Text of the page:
True Story: Mariama Boubacar

Mariama

Name: Mariama Boubacar

Age: 25 years

Origin: A hamlet near Ouallam, in the west of Niger

I was married at 15 and pregnant at 17. Unfortunately, that first baby died through lack of assistance. It was only on the third day of labour that the baby came into the world lifeless. At the end of my second pregnancy I ended up with fistula because no-one helped me during birth.

My labour lasted two days, during which I was in bed alone in my room. It was only on the third day that I was taken to a health centre and they kept me another two days before telephoning Ouallam, from where an ambulance came to fetch me. Five days after the labour the fistula appeared. When this started, the wise woman kept me a week before transferring me to Dimol (a maternal health NGO) in Niamey.

I needed four operations to recover my health. Since I arrived the NGO has looked after everything: my lodging, my food, my clothes, my everyday needs and offered me training in knitting, sewing, French and Arabic – as well as my surgery. Now, God be thanked, I am cured and I am in perfect health.

The first thing I will do when I return to the village will be to raise the community’s awareness of the dangers of early marriage and the need to send girls to school. I’m also going to talk to the pregnant women about the importance of prenatal and postnatal care, which mean the health of the mother and the child is looked after and make it possible for people to intervene quickly if there’s a problem. And I’d tell them that when the pregnancy comes to term, you need to go quickly to a health centre for the delivery.

I’m also hoping, though, that the skills I’ve learned at the Dimol centre will mean I’ll be able to earn some money by my own activities that will make me a bit more financially independent.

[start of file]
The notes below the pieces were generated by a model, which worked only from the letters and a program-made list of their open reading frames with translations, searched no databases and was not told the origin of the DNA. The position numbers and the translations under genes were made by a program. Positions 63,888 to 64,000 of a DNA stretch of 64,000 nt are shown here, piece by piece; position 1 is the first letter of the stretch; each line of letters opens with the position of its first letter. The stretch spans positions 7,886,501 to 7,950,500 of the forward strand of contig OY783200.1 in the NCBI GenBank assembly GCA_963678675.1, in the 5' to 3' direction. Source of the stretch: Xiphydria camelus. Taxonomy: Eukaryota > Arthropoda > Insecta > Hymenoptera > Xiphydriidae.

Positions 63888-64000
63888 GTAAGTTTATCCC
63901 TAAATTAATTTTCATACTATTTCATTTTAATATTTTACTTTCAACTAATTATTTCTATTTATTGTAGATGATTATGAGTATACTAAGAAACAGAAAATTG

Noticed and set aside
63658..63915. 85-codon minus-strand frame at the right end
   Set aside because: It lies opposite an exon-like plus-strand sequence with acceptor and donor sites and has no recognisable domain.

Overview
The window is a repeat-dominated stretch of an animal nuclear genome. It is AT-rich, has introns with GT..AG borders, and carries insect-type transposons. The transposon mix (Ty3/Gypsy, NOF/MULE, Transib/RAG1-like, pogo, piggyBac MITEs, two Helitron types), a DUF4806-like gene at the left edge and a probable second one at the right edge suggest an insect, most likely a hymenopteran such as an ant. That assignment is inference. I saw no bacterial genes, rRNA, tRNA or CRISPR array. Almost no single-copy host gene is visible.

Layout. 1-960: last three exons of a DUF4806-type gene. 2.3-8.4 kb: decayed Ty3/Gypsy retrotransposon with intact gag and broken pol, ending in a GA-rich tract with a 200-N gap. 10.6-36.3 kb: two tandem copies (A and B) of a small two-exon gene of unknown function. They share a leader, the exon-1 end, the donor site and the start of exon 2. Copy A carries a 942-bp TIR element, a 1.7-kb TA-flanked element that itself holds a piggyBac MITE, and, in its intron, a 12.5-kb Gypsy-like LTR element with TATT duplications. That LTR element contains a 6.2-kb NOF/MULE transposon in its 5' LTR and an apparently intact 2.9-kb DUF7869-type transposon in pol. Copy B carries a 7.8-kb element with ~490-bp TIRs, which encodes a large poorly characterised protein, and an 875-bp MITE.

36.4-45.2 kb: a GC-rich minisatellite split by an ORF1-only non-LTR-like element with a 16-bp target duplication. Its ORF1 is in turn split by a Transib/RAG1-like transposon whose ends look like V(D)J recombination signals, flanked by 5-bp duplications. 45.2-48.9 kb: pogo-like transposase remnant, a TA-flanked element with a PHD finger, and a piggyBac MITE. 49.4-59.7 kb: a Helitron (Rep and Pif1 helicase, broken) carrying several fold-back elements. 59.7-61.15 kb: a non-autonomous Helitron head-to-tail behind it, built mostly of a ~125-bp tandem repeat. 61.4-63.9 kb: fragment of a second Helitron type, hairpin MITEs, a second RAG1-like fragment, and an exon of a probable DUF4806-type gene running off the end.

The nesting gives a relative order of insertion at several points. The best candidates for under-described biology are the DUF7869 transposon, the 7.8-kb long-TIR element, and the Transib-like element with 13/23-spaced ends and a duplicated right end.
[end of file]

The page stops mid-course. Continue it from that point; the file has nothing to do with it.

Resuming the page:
(Read the full article by Ousseini Issa at NewIntenationalist)

Mariama’s story is bitter-sweet. As she said, thank God she’s okay now.

There is something that each and every one of us can do to help the women and children of third world nations, who do not have access to health care facilities. That’s what The Sunflower Effect is all about.

Here are three things you can do right now to help women like Ousseini and those living at Mercy House.

1. Next time you go to the park, take a flask and make your own coffee instead of buying one. Save up the change and donate it to Mercy House throughThe Sunflower Effect (click here for secure donations).

2. Read more about Dimol, the NGO helping Mariama. Educating ourselves is a huge key to making a difference!

3. Visit the NewInternationalist site and grab a magazine subscription. It’s a really good way of keeping in touch with the rest of the world – before all the details are put through our Australian media masher.

Today, can you commit to doing one of these three simple things? Let me know how you go..

See you tomorrow!

Joni

*The Sunflower Effect supports the work of The Mercy House Kenya and Kristen Welch (wearethatfamily.com)

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